2000 men, women and children participated in a rally on February 3 to protest the conditions in the overcrowded Moria camp and demand an acceleration of their asylum procedures. The protests were met with excessive force by police and clashes erupted continuing on Tuesday. Local residents of the island are demanding the closure of the camp and the Greek government is deploying extra riot police.

Greek police used teargas and flash grenades to prevent access to the Lesvos island capital of Mytilene for thousands of protesters from the Moria camp including children. 40 people were arrested. The protesters were demanding an acceleration of the asylum process and better conditions in the camp that was built for 3000 people but is now hosting nearly 20,000. Many people have been stuck for months and even years in what is supposed to be a temporary facility. The protests continued on Tuesday with hundreds of people chanting for “Freedom” holding up a banner stating “Our children are still alive”.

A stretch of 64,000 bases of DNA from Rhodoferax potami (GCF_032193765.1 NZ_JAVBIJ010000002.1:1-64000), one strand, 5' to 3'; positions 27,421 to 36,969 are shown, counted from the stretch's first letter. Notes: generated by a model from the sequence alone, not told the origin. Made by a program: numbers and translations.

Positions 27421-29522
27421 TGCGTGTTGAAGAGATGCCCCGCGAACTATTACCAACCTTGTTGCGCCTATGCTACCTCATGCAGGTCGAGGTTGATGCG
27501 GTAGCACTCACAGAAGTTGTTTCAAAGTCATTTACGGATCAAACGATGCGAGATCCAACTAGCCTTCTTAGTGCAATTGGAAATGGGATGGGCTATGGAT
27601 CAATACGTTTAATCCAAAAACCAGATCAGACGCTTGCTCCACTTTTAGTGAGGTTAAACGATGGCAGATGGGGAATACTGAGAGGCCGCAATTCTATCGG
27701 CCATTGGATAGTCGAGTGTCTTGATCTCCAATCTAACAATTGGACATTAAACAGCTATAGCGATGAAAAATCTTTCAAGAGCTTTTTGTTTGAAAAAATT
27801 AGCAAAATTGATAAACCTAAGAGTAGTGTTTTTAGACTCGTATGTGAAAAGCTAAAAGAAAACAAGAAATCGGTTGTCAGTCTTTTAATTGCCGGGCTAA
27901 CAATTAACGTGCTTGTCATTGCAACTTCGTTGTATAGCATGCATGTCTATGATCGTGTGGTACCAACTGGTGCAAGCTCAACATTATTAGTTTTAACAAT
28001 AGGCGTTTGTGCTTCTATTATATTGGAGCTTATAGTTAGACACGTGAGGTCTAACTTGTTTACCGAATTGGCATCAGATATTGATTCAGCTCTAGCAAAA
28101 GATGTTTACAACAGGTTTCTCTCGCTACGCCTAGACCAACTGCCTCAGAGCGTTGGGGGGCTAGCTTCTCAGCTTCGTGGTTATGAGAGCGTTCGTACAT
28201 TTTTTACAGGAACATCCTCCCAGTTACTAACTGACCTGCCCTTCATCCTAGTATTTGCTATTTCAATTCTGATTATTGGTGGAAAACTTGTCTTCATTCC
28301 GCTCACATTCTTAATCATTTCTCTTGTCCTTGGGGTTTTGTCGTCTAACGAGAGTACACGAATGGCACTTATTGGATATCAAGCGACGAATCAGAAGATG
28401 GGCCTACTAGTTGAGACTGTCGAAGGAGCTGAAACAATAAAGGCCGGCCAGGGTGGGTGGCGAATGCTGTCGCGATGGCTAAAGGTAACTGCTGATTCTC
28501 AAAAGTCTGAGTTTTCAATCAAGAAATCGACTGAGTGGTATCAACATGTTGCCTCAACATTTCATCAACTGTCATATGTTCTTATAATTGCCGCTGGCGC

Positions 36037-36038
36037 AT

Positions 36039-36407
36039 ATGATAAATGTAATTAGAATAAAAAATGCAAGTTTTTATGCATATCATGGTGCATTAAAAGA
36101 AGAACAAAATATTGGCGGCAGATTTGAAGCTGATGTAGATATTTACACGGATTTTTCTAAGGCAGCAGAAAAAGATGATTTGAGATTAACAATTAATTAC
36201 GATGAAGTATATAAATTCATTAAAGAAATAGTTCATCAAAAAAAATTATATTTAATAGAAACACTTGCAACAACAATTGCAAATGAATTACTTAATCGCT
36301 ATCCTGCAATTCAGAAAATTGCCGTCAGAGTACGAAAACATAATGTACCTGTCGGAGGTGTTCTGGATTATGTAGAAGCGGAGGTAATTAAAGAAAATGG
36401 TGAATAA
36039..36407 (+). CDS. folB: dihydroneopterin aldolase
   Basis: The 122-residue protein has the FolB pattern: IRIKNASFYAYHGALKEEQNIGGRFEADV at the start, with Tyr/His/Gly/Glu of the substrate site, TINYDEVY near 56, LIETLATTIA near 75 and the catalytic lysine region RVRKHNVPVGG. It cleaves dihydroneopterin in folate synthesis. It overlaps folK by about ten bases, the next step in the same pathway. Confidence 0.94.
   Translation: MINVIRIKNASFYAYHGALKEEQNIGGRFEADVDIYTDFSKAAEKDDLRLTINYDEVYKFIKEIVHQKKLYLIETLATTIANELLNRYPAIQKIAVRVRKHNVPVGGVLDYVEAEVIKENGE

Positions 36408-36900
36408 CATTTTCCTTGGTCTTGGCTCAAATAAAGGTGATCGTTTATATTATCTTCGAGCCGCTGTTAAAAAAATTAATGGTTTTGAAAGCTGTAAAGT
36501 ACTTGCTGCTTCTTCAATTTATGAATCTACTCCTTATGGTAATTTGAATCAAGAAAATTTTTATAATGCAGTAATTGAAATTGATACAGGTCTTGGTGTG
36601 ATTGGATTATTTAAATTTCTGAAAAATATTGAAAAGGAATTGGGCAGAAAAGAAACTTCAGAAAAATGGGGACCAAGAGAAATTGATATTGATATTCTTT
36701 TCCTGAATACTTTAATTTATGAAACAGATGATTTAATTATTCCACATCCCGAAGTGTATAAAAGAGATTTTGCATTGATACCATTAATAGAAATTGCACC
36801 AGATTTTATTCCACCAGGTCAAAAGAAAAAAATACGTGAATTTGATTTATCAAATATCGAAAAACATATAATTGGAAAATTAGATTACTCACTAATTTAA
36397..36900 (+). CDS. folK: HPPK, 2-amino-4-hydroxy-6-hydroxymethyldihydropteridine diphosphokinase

Following a heated community meeting attended by Regional Governor Kostas Moutzouris and Mytilini Mayor Stratis Kytelis local residents entered the General Secretariat for Aegean and Island policy in the capital of Mytilini staging a sit in and demanding the closure of the camp.

Governor Moutzouris stated: “It’s a powder keg ready to explode… Yesterday I was not just afraid, I was shaking at the idea of where the situation could end up”. Moutzouris also expressed sympathy with the people stuck in Moria: “Things are said all the time and promises are made that are not kept. The migrants are people who are suffering; they have crossed seas and oceans for a better life and are now trapped on Lesvos. Coupled with the appalling living conditions, it is a situation that creates anger and desperation.”

The response from the Greek government came in the form of extra riot police. Prime Minister Kyriakos Mitsotakis who entered office in June and implemented a series of controversial measures targeting asylum seekers stated: “Some people may not like it but they need to understand it: The policy has changed.”

The UN Refugee Agency (UNHCR) on February 7 calls for decisive action to end alarming conditions on Aegean islands. According to the Agency as of January 26, Lesvos received 1,586 people seeking protection of a Greek total of 3,445 in 2020.

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Photo: (CC) ChadBriggs, March 2016

This article appeared in the ECRE Weekly Bulletin . You can subscribe to the Weekly Bulletin here.